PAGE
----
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Spend the night

LoriNine years ago today, 10-yr-old Lori was fatally killed in a car accident on Old Railroad Bed Road. Her memory still lives; her loss is still felt. To honor her today and to celebrate the continued friendship of the Four Corners, here's my column originally published in The Huntsville Times two years after Lori’s death. My thoughts remain the same...

It was another spend-the-night party. Once a year for the past 25 years, we play catch up for as many hours as our eyes will stay open. Four girls, now women, we giggle as close to dawn as our energy allows. No spouses, no kids allowed.

But this night was different. On this chilly November night, three of us were camping out on the 8th floor of Huntsville Hospital. Literally on the floor. And the fourth, in a hospital bed, was totally unaware of any of us.

Instead of a living room, the NICU waiting room held our sleeping bags. Instead of casually rehashing the previous year, we were praying with each breath that Kathy would be able to take her next one.

A few days earlier, on a clear Sunday afternoon, November 7, Kathy and her family were hit by a drunk driver who had careened past a stop sign and jammed his truck into her family. He killed her youngest daughter, 10-year-old Lori, critically injured Kathy, and forever altered the life of her husband, teenage daughter, and everyone else close to them.

Death prioritizes life. Seeing Kathy’s life rearranged instantaneously was an awakening to never take our friendship for granted.

How often do days turn into weeks, then into months, before we connect with friends? Oh, we’re all ambitious about staying in touch. But the clock disrespects our intentions. It methodically ticks on, indifferent to human relationships.

Nurturing friendships is complicated with our transient lifestyles. People move in and out of our lives with ease, across country or even continents, unlike ever before. Schedules tighten through more commitments to work and play, leaving intimacy among friends untended.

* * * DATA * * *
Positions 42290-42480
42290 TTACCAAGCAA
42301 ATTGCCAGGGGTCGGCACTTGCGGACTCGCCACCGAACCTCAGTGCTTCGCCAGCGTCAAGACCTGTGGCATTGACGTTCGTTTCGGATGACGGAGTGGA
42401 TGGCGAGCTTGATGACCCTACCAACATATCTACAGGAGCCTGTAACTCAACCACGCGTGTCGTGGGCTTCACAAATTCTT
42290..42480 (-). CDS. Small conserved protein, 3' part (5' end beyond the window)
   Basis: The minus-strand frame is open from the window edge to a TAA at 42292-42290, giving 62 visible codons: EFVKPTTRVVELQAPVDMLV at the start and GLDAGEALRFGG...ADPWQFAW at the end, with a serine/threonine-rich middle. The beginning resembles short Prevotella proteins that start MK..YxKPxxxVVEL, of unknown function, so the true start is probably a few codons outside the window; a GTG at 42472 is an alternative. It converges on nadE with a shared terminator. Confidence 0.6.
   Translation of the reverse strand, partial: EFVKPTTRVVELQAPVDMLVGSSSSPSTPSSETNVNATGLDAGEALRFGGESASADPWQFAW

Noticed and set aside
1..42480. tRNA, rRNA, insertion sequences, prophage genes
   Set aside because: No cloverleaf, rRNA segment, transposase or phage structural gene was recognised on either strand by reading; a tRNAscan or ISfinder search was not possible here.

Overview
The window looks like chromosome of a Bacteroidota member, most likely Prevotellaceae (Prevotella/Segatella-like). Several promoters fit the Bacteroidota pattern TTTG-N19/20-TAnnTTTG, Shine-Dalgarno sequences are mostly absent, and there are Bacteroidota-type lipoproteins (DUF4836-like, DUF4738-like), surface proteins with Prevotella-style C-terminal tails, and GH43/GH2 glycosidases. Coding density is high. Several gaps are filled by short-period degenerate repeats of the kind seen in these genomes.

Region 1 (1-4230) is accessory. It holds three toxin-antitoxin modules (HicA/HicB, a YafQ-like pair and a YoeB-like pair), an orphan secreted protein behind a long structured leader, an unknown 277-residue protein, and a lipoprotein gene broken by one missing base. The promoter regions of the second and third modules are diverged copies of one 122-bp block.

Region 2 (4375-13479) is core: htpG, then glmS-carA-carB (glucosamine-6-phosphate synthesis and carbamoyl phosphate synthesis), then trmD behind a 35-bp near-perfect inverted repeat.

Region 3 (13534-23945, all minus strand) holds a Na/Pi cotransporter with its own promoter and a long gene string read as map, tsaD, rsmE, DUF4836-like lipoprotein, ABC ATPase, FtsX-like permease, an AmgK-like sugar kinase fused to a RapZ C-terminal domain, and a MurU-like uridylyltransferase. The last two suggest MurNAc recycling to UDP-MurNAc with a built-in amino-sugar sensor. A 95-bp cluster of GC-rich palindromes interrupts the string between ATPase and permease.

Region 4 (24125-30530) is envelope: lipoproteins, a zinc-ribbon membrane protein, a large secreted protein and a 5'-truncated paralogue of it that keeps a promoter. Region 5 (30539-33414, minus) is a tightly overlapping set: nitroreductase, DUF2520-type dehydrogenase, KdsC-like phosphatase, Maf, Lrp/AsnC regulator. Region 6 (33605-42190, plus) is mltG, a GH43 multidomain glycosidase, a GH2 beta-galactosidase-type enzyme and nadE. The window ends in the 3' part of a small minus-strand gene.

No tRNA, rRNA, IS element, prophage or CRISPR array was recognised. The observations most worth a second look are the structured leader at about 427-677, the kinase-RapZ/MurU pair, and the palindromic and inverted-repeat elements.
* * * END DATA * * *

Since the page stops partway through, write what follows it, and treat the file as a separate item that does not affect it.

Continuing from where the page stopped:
But that autumn night, distance and schedules were irrelevant. The waiting room crawled with people. We had already been initiated into the greater family that haunts the 8th floor. Parents, siblings, spouses, friends--all watchful for their special someone behind the heavy, barred doors of NICU.

And with each visit, reality jars anew. Each time we stepped behind the curtain to see Kathy, we were astounded again at how critical she was. Hooked up and down, in and out, her life hung by threads of electrical cords and plastic tubing.

We had been friends for an eternity, it seemed. As little girls, we sat on the same pew at church and passed notes through Mr. Wood’s sermons. All four of us made our faith commitments the same summer of ’73. We spent hours at each other’s houses, at Camp Ney-A-Ti, at Pizza Inn, and, of course, at slumber parties.

Now it came down to this night. Only three of the four of us could remember those times. And wonder about tomorrow. Would Kathy be the same, even if she survived? Would she remember that we put toothpaste on her nose for always being the first to go to sleep? Or that she had the darkest tan every summer? Or the emotions we all felt the night she was the first among us to get married? Would those live only in our memories, and be lost from hers?

After several months, Kathy did remember. Our playmate had been spared. Once again, there could be sleepovers held together by Mt. Dew and Cheese Nips.

At this year’s slumber party we exchanged friendship bracelets. As I slip my bracelet on, I’m reminded that there are friendships worth committing a lifetime to. And I’m grateful I’ve found mine.
~ Lisa
4 Corners
Nov ’08 Update: Kathy adapted well to life after a brain injury. But this February, a week after what would have been Lori’s 19th birthday, her husband developed his own brain injury due to a ruptured aneurysm. After many months of hard work and fervent prayers, he has made miraculous progress and, one step at a time, has relearned how to walk and, like Kathy, is learning to adapt to life after a brain injury, with a little help from his friends.


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